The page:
Article: High Potential is not a fixed deposit

A Brand Reachout InitiativePerformance Management

High Potential is not a fixed deposit


Dr. Santrupt Misra, ‎Director, Global HR & CEO, Carbon Black Business at ABG on why HiPos need to keep learning
High Potential is not a fixed deposit

Why are HiPos important for your business? What is it that they bring to a business?

When the Boards are interested in issues like talent management and succession planning, the CEOs have to be automatically involved. A question frequently put to the CEO is ‘do you have a talent supply pipeline and do you have enough people at different levels who could power the growth of the organization?’ Another question that arises automatically for the CEO is ‘while I grow do I have enough people who can be departmental or functional heads etc’. All this boils down to the final question, which is who are these people and the answer to this is High Potentials.

So it does not begin with high potentials, it begins with the business need to grow, to sustain your competitiveness, to achieve the strategic agenda etc. Dealing with such business agendas always takes you back to HiPos. Then the most practical question is that can your strategy really be actioned on by people and do you have capabilities on the ground? Do you have the right kind of people? Who are they or where are they? Once you ask those questions in a large organization, you realize that you cannot know everyone individually and hence it is very crucial to have a process to identify HiPos, develop and nurture them.

What makes a successful HiPo process/program?

There are four factors that are necessary to make a HiPo program successful. The first is having a very clear concept of who’s a high potential in your context. There could be some universal HiPo traits but in a particular context one could be more high potential than another. Secondly, how do you identify such people? How do you ensure or assess the line manager involvement and how authentic is the arrangement? It should not be such that the boss’s favourite is pushed into a program because that will not help build meritocracy.

Thirdly, what do you do with them after you’ve identified them? The HiPos themselves may lose confidence in the process if you do not do something about it. Then it is about how well you align your HiPo process with your business strategy. Do you necessarily put them into critical projects? Do you expose them to strategic processes? Do you expose them to challenging markets? The linkage of the HiPo process to the business strategy is very important.

Lastly, how well do you communicate to the organization on what exactly is being done and how well you make other people feel important as HiPos are only the 25 per cent while the rest 75 per cent also do the daily job that is equally important. So, how do you avoid creating a caste hierarchy yet create a clear focus that there are differential needs and there is a need for differential treatment in terms of development, compensation etc.

Amongst the four ingredients of a HiPo program that you mentioned above, what is it that organizations often don’t get right?

I think it’s the definition of a High Potential. A lot of people overtly rely on competency frameworks while I think it needs to be more sharply defined. One needs to look at three elements:

Mindset: Are you positive? Do you have energy? Are you excited? Do you take initiative?

Skills or capabilities: Are you a great planner, do you execute things well, do you negotiate well, what are those distinctive capabilities that you bring to the table?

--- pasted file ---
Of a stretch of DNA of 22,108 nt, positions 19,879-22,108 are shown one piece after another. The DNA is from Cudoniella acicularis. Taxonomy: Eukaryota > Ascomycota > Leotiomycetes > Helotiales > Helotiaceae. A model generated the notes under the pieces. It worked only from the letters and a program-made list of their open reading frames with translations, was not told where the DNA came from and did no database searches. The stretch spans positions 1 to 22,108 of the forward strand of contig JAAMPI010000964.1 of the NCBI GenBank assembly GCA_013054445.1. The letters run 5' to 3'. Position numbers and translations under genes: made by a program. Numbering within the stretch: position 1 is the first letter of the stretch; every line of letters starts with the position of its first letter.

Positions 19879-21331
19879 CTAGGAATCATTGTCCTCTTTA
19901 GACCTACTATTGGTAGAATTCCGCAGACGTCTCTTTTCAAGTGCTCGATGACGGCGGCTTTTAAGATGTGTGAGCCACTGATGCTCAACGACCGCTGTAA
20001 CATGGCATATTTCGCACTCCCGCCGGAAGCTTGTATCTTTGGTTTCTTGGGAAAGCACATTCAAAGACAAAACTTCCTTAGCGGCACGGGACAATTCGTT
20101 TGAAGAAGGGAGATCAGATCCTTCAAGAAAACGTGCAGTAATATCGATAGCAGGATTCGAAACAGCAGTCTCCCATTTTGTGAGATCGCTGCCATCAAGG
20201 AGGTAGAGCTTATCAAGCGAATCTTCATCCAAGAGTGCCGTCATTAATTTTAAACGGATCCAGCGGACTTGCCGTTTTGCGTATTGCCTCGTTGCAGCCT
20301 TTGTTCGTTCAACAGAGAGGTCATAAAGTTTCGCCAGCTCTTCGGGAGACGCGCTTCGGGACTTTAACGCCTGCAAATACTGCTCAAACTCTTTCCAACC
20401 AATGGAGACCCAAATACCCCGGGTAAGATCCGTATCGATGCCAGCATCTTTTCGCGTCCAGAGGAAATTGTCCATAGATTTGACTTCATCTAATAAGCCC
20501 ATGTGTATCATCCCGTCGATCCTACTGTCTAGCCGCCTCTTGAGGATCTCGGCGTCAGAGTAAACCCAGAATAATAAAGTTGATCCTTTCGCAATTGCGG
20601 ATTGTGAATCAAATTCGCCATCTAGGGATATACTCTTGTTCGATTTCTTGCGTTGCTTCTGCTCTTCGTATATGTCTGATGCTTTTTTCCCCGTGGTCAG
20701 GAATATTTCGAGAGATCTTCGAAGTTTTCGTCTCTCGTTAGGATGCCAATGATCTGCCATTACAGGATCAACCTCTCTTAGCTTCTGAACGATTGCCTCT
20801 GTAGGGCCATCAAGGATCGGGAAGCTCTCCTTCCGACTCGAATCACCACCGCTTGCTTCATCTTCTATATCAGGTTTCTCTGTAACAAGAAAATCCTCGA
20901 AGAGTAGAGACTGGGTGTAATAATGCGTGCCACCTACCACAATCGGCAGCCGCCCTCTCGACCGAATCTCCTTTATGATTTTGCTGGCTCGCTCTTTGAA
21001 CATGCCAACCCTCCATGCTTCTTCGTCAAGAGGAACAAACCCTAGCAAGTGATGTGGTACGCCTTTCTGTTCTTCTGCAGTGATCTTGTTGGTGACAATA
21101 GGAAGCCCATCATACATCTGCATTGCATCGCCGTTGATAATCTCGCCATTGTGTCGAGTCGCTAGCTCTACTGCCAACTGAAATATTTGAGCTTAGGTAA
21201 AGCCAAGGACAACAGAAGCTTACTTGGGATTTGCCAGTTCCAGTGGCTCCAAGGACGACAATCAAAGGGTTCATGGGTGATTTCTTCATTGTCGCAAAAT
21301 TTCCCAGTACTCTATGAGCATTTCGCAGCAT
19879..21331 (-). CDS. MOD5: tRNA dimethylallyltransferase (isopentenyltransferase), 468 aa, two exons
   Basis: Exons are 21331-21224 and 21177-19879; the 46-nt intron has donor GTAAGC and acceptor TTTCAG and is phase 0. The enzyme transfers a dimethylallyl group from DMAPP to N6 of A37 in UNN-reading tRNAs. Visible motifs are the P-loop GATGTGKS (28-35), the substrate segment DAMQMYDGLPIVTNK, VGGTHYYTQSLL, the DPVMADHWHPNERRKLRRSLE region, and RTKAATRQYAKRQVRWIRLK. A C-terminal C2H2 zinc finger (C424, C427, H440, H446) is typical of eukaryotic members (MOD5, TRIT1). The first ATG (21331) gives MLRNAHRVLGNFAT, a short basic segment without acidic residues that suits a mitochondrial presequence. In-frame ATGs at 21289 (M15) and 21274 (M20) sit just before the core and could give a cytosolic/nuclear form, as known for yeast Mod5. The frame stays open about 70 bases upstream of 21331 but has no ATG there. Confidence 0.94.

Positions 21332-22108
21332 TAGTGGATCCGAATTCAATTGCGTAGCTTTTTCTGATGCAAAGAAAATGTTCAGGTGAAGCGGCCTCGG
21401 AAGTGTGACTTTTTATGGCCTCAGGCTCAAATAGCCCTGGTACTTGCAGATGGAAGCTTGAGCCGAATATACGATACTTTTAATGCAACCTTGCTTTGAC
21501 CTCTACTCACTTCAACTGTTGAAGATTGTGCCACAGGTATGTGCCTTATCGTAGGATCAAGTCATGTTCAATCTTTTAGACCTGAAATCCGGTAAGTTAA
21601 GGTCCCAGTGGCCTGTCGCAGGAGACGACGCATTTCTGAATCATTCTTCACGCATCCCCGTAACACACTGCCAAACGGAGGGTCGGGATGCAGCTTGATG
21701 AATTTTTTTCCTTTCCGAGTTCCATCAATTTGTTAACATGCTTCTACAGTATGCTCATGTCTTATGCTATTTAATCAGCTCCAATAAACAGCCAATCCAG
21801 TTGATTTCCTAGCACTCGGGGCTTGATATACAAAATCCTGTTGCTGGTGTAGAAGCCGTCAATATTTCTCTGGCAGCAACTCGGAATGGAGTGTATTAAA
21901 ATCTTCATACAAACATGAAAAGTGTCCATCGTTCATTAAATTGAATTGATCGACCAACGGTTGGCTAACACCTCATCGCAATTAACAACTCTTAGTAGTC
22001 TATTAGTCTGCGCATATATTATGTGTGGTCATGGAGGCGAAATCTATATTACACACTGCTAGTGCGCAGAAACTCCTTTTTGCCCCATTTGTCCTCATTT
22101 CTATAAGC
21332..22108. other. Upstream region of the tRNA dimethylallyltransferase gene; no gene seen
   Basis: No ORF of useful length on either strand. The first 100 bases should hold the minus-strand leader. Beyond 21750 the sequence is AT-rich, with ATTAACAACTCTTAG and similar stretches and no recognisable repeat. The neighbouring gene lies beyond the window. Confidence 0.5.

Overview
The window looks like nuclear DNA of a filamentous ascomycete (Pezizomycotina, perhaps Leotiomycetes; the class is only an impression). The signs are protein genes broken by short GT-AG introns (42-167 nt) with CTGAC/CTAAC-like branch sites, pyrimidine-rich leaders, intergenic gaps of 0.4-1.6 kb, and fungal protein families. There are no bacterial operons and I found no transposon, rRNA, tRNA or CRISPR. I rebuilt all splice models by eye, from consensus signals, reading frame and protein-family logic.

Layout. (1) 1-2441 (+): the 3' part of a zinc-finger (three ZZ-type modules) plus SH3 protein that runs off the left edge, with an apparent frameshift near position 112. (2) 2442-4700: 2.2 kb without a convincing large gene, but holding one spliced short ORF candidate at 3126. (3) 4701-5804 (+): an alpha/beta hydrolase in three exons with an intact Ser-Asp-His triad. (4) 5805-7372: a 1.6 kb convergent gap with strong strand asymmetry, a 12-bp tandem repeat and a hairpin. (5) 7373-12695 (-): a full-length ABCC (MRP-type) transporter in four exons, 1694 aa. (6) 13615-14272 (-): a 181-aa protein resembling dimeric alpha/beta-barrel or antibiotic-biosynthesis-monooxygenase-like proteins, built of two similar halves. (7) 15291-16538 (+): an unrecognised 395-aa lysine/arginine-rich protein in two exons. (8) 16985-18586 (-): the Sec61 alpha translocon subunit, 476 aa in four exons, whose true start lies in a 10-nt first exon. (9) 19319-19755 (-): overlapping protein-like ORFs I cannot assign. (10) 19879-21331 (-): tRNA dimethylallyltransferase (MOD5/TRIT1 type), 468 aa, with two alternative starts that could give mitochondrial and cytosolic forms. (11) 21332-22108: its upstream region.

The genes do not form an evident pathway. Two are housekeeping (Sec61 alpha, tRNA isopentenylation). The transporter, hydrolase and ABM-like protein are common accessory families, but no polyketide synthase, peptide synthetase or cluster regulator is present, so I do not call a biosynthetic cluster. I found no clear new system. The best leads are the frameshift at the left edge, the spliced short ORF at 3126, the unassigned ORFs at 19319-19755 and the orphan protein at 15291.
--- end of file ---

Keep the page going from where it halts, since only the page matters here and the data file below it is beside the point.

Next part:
Performance: Are you a consistent performer? Are you able to perform well in different situations and circumstances or do you perform only in a standardized environment?

If these three elements are well defined and identified meticulously, one can get a successful program. But most companies do not spend much time on this as they are in a hurry to skip quickly to the program itself while it makes sense to discuss thoroughly on what fits your business context.

With your experience, how do you define a high potential?

Well, I’d like to give an example. In a project management organization, perhaps a lot of structured thinking is necessary and people who have a mental make-up for structured thinking may be considered HiPos. In another environment like an investment company, a lot of ambiguity tolerance is the mental make-up you need. So the ingredient that your situation/organization requires is something that needs to be sharply defined in line with the context. So in defining a HiPo that linkage is very important. There could be one generic definition according to which a lot many may be considered HiPos, but in a particular context some may have more relevance or significance than the others. So, it’s about engaging with the line managers and discussing how we should define high potentials in our own situation.

What is your message for HiPos?

There is no definition of a HiPo. It will keep on changing but you need to continually invest in yourself and understand your context while realizing the need to push yourself in certain areas more in order to remain a high potential. There are a lot of cases where one is considered a HiPo in one stage of the career and not a HiPo 10 years down the line. This happens because the HiPo lost sight of the fact that one can’t rest on past laurels and not continue to grow. The clear message is continue to learn, continue to find new mental models and capabilities that you need to develop to remain a HiPo. There is no fixed deposit as a high potential in an organization. Look at your potential as a mutual fund investment which can go up or down depending on a lot of things but you still keep investing in it.

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Topics: Performance Management, #HiPoWeek

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